Harlan H. Harrison recipient of Thomas Jefferson Award

 

 

National Weather Service Honors Mexican Hat, Volunteer Weather Observer
For Outstanding Contributions over More Than 35 Years
 
Recognizing more than 35 years of dedication, NOAA’s National Weather Service has named Medicine Hat, Utah, resident Harlan H. Harrison as a 2010 recipient of the agency’s Thomas Jefferson Award for outstanding service in the Cooperative Weather Observer program. The award is the agency’s most prestigious, and only five are presented this year to deserving cooperative weather observers from around the country.
 
“Cooperative observers are the bedrock of weather data collection and analysis,” said Douglas Crowley, Meteorologist in Charge of NOAA’s Grand Junction, Colorado, National Weather Service office. “Numerous technological breakthroughs have brought great benefits to the Nation in terms of better forecasts and warnings. But without the century-long accumulation of accurate weather observations taken by volunteer observers, scientists could not begin to adequately describe the climate of the United States. We cannot thank Harlan Harrison enough for his years of service to America.”
 
Grand Junction’s Data Acquisition Program Manager John Kyle nominated Harrison for the award. Kyle will present the award at 10:15 a.m., October 18, during the San Juan county commissioners meeting at the courthouse in Monticello.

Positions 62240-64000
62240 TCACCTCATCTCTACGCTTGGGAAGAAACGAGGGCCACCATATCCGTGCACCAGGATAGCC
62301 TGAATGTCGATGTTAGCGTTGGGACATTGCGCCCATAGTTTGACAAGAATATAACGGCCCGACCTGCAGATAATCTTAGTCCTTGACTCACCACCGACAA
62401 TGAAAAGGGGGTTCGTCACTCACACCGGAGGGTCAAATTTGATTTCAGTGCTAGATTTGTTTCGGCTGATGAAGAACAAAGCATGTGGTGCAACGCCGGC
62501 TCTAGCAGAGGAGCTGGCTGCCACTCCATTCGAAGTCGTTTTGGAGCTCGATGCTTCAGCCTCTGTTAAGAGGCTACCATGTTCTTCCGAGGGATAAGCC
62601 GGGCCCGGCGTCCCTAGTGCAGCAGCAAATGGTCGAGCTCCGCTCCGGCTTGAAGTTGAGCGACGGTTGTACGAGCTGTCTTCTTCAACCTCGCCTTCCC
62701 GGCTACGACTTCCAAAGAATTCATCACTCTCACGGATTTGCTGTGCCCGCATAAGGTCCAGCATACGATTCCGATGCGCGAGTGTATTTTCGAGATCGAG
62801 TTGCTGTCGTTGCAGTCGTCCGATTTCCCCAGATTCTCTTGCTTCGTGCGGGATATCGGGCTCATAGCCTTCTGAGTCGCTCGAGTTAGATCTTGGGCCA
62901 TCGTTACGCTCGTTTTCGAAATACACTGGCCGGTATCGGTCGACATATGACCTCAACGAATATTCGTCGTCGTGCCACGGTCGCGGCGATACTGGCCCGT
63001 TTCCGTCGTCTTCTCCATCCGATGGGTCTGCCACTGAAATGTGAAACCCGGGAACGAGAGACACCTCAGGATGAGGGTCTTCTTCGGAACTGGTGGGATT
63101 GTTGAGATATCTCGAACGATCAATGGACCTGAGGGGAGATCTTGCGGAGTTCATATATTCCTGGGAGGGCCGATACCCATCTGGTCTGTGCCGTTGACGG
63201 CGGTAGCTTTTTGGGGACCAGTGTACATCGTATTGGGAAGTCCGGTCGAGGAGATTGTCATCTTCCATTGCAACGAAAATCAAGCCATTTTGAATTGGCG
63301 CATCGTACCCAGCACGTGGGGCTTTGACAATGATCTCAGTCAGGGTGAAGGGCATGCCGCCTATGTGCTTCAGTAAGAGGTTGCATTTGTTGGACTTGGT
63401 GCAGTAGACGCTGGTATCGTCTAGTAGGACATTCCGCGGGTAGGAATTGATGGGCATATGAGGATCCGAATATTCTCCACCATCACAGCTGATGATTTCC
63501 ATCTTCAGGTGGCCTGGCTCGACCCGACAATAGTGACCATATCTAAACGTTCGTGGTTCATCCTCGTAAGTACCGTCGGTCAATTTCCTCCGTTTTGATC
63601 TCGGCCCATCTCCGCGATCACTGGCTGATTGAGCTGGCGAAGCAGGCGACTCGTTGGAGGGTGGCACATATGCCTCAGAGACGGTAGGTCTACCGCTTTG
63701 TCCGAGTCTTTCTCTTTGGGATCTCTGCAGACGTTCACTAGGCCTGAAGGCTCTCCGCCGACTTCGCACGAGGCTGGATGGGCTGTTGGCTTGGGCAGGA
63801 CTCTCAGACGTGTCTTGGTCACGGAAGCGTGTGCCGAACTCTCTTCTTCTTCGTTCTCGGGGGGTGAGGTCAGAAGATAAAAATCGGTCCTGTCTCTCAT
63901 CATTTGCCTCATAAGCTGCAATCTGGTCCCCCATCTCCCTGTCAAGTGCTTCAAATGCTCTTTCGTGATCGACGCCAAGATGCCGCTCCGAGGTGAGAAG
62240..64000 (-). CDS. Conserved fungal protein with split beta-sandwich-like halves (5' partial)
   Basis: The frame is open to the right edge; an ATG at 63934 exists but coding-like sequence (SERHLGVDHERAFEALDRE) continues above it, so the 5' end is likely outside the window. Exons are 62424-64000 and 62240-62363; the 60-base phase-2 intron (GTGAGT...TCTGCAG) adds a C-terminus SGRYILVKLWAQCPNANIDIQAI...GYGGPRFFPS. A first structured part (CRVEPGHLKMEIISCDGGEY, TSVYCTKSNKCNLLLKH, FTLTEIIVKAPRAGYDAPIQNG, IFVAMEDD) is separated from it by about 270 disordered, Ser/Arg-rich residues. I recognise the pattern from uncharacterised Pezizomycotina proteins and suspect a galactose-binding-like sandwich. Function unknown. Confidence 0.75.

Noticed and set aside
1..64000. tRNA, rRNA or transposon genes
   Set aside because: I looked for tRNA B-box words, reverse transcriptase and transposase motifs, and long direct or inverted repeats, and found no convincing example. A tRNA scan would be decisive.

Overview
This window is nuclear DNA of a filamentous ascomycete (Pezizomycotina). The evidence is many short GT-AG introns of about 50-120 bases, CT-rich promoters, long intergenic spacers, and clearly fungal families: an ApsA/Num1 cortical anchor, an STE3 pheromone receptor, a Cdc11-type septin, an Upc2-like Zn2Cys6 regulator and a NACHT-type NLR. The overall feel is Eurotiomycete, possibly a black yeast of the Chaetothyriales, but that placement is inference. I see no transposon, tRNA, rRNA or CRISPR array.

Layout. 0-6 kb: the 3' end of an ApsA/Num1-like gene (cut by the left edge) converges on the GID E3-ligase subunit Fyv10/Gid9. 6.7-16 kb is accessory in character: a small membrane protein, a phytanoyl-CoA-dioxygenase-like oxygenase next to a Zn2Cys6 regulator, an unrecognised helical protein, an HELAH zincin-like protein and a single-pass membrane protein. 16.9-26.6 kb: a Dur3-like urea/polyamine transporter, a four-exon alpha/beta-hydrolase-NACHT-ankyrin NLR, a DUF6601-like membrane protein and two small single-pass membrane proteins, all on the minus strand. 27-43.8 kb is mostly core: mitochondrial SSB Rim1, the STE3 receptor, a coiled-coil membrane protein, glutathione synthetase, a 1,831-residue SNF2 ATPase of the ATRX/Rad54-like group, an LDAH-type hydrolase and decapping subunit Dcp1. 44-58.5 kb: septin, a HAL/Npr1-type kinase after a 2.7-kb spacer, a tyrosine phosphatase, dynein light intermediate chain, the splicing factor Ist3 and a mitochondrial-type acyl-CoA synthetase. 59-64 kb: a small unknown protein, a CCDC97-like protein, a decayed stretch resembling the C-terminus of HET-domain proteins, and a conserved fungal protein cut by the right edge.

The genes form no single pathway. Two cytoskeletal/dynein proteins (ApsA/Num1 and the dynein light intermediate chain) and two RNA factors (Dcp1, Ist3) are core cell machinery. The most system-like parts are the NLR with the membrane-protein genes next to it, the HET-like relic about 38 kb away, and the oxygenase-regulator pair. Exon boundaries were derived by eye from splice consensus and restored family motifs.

The National Weather Service’s Cooperative Weather Observer Program has given scientists and researchers continuous observational data since the program’s inception more than a century ago. Today, some 11,700 volunteer observers participate in the nationwide program to provide daily reports on temperature, precipitation and other weather factors such as snow depth, river levels and soil temperature.
 
            Harrison, 82, established the Mexican hat observing site March 1, 1972, recording daily temperature and precipitation data, including snowfall, snow depth and evaporation, to the Grand Junction forecast office. His reports have provided important data to NOAA forecasters and hydrologists and climate scientists. Over the years, the Harrison has provided more than 13,800 daily reports to the National Weather Service.
 
Long and continuous records provide an accurate picture of a locale’s normal weather, and give climatologists and others a basis for predicting future trends. These data are invaluable for scientists studying floods, droughts and heat and cold waves. At the end of each month, observers mail their records to the National Climatic Data Center for publication in “Climatological Data” or “Hourly Precipitation Data.”
 
            The first extensive network of cooperative stations was set up in the 1890s as a result of an 1890 act of Congress that established the U.S. Weather Bureau. Many of the stations have even longer histories. John Campanius Holm’s weather records, taken without benefit of instruments in 1644 and 1645, are the earliest known recorded observations in the United States.
 
            Many historic figures have maintained weather records, including Benjamin Franklin, George Washington and Thomas Jefferson. Jefferson maintained an almost unbroken record of weather observations between 1776 and 1816, and Washington took weather observations just a few days before he died. The Jefferson and Holm awards are named for these weather observation pioneers.
 


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